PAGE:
And importantly, no one who sees me will know the story behind those clothes. They won't know that I commissioned them from an African tailor while I was living in Africa. They only have access to the broader US context of white people appropriating fashion and dressing up as other ethnicities as if they're costume; they don't have access to my personal context.

Some quick Googling finds plenty of examples of Chinese-Americans who feel bothered by this. That's more important than what a bunch of people who aren't Chinese-American say.
posted by Kutsuwamushi at 2:02 PM on July 12, 2016 [22 favorites]

@kickingtheground: Definitely no. One dude has an opinion that the qipao is "a hybrid of traditional Chinese costumes and western costumes such as the waistcoat and one-piece dress" but there is no doubt the qipao has a long tradition in China.
posted by watermelon at 2:04 PM on July 12, 2016

Earlier this year, APW published some good rules of thumb when trying to decide if something is cultural appreciation or cultural appropriation.

I am a white person, so my opinion here doesn't matter really, but I think you'd be fine, as long as you stay away from other East Asian styles in you accessories. I mean, don't also wear your hair in a traditional bun or put chopsticks in your hair.
posted by donajo at 2:05 PM on July 12, 2016 [3 favorites]

Asian-American here. I'd go with kutsuwamushi on this one with sprinkles of tinkletown. I'd lean toward not wearing it (especially if the bride or groom are Asian -- that would be super weird) simply because you can't control what people think. That said, if the dress looks fairly contemporary, I might be okay. Qipao that are very traditionally styled (liked red and gold with medallions or golden flowers) would be something a Chinese bride would wear so there'd be a lot of mixed messages if you wore it to a wedding for a couple of any ethnicity. But a fitted dress (like what tinkletown linked to) with some Western outerwear and accessories would not bother me.

That said, a lot of Asian people get annoyed by white people wearing ethnic clothing as if their entire culture were kind of a novel fashion statement, so be aware of that. Personally, it depends on what's worn and where for me. But you can't really control what people think, so if you'e worried, I just wouldn't wear it.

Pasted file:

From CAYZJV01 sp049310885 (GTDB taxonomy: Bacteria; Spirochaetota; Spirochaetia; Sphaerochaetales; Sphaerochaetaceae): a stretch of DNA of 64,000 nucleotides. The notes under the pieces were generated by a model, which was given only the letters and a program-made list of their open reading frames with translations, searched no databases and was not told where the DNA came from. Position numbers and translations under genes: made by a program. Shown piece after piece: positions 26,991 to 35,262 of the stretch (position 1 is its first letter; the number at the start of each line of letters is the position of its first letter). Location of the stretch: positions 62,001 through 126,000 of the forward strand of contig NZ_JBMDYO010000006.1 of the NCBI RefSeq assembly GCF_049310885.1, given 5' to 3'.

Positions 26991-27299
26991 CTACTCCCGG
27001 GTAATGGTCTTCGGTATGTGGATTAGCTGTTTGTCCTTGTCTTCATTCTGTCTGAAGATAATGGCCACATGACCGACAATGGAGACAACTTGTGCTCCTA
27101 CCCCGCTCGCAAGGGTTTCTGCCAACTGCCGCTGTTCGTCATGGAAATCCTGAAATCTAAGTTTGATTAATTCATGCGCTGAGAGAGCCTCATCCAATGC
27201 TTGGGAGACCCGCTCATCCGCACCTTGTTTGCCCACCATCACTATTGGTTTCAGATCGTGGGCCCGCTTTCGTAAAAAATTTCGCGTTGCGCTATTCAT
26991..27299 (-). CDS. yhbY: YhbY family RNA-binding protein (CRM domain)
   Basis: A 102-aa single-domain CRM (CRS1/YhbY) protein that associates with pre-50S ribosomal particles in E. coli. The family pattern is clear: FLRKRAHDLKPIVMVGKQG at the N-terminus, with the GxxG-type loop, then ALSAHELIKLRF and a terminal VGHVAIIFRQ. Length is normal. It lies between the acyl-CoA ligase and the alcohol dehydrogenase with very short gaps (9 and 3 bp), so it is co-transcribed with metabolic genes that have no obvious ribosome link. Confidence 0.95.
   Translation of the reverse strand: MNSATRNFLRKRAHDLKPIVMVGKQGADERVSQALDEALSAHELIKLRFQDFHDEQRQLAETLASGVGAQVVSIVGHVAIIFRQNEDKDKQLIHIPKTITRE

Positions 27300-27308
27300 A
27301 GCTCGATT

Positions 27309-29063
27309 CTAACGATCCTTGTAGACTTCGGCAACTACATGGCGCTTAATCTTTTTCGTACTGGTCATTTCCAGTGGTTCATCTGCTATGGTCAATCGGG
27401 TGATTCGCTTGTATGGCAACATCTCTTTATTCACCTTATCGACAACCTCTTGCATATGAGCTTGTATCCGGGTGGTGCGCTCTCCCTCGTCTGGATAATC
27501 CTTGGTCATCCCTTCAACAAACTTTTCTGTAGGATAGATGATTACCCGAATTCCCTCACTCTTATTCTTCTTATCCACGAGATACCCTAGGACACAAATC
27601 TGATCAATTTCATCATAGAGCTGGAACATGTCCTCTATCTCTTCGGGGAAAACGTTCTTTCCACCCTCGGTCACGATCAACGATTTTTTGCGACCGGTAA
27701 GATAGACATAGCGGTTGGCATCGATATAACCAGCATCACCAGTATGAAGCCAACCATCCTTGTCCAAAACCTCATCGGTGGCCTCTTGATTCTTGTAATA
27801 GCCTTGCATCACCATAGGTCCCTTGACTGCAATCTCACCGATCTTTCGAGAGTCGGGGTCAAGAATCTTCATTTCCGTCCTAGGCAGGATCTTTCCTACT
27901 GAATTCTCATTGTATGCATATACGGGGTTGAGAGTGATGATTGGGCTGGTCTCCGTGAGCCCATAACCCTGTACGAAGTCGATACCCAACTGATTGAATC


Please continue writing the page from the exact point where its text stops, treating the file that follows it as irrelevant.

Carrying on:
posted by mmmleaf at 2:41 PM on July 12, 2016 [7 favorites]

This is just a personal opinion to a similar situation, from the other side.

When non-native people wear a sari or salwar kameez (I'm South Asian), it makes me feel somewhat patronized. Not only that, many Westerners that do wear saris just don't wear them well. Not sure if that's because they've attempted to wrap it themselves (I've heard women say "it's just six yards of fabric!"), or if they just don't know how to carry themselves while wearing it, which contributes a lot to the overall look of a sari, especially at weddings and other special occasions. Sometimes the blouse worn underneath is ill-fitting, or the fabric doesn't drape well... or just numerous other nuances to wearing the garment that someone who hasn't grown up around generations of women that have worn it wouldn't comprehend. I've been in Indian stores with Western women attempting to buy saris and the storekeepers have made tongue-in-cheek comments and roll their eyes about how someone or other has no idea what they're doing and they should just wear something they're familiar with.

Now, I do realize that there are non-native sari-wearers who may have lived in India, or have perhaps married into Indian families, but these women are often influenced by friends or family and understand how to select fabrics and get tailored undergarments that flatter their figures.

Thinking of it like this: I'm South Asian, and I wouldn't wear a cheongsam to a wedding whether it was Asian-inspired or not. In fact, I'd feel weird wearing any sort of culturally-influenced outfit to anything other than perhaps a themed event, because it's not my culture. I'm also certain that if I wore a cheongsam, there'd be Asian people judging me regardless of how benevolent my intentions were. From experience, older generations of Indians tend to be - how do I describe this - quietly amused to vehemently outraged when Westerners wear saris or other such garments. I'd be willing to bet native cheongsam wearers feel the same way. You have to decide if you're comfortable knowing that the majority of attendees will likely view you that way.
posted by Everydayville at 2:41 PM on July 12, 2016 [5 favorites]

I think you wouldn't be doing anything wrong, but that you'd ultimately be uncomfortable because you'd be conspicuous and wondering what other people thought of your outfit.
posted by fingersandtoes at 2:50 PM on July 12, 2016 [2 favorites]

I am a second-generation Chinese-American and to me it would be weird since I have no way of knowing your personal history with the dress. I wouldn’t be offended, per se, but I would assume you are in the same category as white people who read Amy Chua and then breathlessly ask if I got into college because my parents beat me. Basically, I would avoid you to not have weird conversations where you try to get me to deliver my Azn stamp of approval on your cool, exotic ways. (I am not saying that you, personally, would behave like this, but this has happened to me before.)